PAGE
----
By Tom Regan With Martin Rowe
When South African novelist J. M. Coetzee was honored with the Nobel Prize for Literature earlier this month, the world observed again a form of apartheid all too familiar to some admirers of his impressive body of work.
In 2002, we were privileged to hear Coetzee read from his Booker prize-winning novel “Disgrace,” a subtly observed portrait of an academic in contemporary South Africa. Coetzee began with the observation that, although many critics had commented on the book’s depiction of human relationships and violence, none had discussed the animal theme, one that appears frequently in his writing.
The virtual silence continued to reign in Oslo. When the Swedish Academy presented Coetzee with his prize, much was made (rightly so) of the human evils he documents: torture, alienation, racism, suffering. But little was spoken about what animals mean to Coetzee, the man, or Coetzee, the author.
Himself a vegetarian and described by friends as a supporter of animal rights, it is not fanciful to believe that some of his characters speak for their creator. Elizabeth Costello, the main character in Coetzee’s latest novel of the same name, is a case in point. She is not the bearer of glad tidings. A “crime of stupefying proportion” is being committed every day, all around us, wherever we look or (more often) fail to look.
Forty-eight billion farm animals are killed each year around the world — nearly eight times the human population, more than 130 million a day, more than five million every hour, almost 100,000 a minute. These numbers do not include the billions of other animals whose lives are taken, bodies injured, and freedom stolen in the name of entertainment, sport, or fashion. As Costello wearily asks, how is it possible that the great mass of humanity fails to recognize what humans do to animals for the great evil that it is?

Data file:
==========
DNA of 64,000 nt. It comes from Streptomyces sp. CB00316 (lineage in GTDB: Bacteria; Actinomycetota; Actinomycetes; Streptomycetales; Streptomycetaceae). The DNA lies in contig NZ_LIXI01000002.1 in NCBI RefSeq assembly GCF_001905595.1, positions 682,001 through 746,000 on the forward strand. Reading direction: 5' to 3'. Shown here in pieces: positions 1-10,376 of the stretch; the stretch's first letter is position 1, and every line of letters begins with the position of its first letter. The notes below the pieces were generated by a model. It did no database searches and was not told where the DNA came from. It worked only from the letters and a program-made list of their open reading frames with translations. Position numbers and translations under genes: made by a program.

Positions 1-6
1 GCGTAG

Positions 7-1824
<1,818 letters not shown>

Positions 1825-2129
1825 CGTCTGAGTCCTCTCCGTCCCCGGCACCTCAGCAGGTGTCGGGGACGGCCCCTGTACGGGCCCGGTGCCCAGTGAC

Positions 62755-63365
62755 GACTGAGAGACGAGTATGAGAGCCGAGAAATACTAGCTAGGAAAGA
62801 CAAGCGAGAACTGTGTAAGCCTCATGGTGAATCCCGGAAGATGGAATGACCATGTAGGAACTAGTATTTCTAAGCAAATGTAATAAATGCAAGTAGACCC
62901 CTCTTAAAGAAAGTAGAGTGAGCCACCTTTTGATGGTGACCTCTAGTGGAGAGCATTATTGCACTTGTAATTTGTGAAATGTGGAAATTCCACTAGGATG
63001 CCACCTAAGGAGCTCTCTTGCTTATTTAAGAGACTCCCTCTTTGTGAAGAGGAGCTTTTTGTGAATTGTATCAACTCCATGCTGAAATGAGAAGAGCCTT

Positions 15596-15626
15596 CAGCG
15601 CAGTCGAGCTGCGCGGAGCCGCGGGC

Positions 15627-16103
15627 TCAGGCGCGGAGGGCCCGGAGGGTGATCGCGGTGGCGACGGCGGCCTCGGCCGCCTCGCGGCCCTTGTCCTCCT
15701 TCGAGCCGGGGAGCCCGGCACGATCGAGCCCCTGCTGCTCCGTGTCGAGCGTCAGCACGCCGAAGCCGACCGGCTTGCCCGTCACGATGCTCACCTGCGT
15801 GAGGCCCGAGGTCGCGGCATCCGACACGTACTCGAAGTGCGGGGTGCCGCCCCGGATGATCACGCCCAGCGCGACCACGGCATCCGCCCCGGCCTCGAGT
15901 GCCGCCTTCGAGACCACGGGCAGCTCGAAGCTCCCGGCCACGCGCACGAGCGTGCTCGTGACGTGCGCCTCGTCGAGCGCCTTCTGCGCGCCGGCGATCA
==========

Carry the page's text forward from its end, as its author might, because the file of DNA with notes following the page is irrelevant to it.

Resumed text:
Like the Nobel awarded to writer and fellow animal advocate Isaac Bashevis Singer a quarter century ago, Coetzee’s prize should shake our complacent acceptance that cruelty to others — human or non-human — is simply a matter of cultural norms. Violence is not discrete, and, as science increasingly demonstrates, suffering is no longer the exclusive experience of the human. In awarding the prize to Coetzee, the Nobel jury commented on how “in exploring weakness and defeat,” Coetzee’s writing managed to capture “the divine spark in man.” By being such casual begetters and destroyers of the lives of animals, our “divine spark,” such as it is, is surely diminished.
Uniquely, perhaps, human beings have the capacity to imagine the interior lives of others, including other animals. But as Elizabeth Costello discovers, people who invite such imagining are likely to be dismissed as sentimentalists, as anthopomorphizers, as hopelessly naïve “animal lovers.” Costello, cantankerous and fragile as she is, nevertheless dares to imagine, dares to speak for the animals, even during meals when portions of their dead bodies are the centerpiece. In the company of dedicated meat-eaters, having dinner with Elizabeth Costello is everyone’s worst nightmare.
We believe there is no disgrace in speaking for animals, no disgrace in caring for their treatment and demanding their liberation. Even though the taciturn, vegetarian Coetzee did not have the opportunity to mention animals in Oslo, his work urges his readers to confront, with the same unblinking eye he brings to his writing on the human condition, obscenities like factory farming, useless animal experimentation, trophy hunting and the casual way millions of surplus “pets” are euthanized each year.
As a clear-eyed chronicler of the terrible costs and tawdriness of apartheid, colonialism, war, and the breakdown of human relationships, Coetzee does not see the world through rose-tinted lenses. And nor should we. Reading Coetzee offers us the opportunity to be honest about the costs to our humanity of the casual cruelty we visit on other animals; what we fear we will lose if we stop abusing them; and what abundance and fellow feeling — and pain, too — we deny ourselves by choosing not to see.
For us to survive as a species of conscience — indeed, perhaps to survive at all — it is an opportunity that must be grasped and acted on.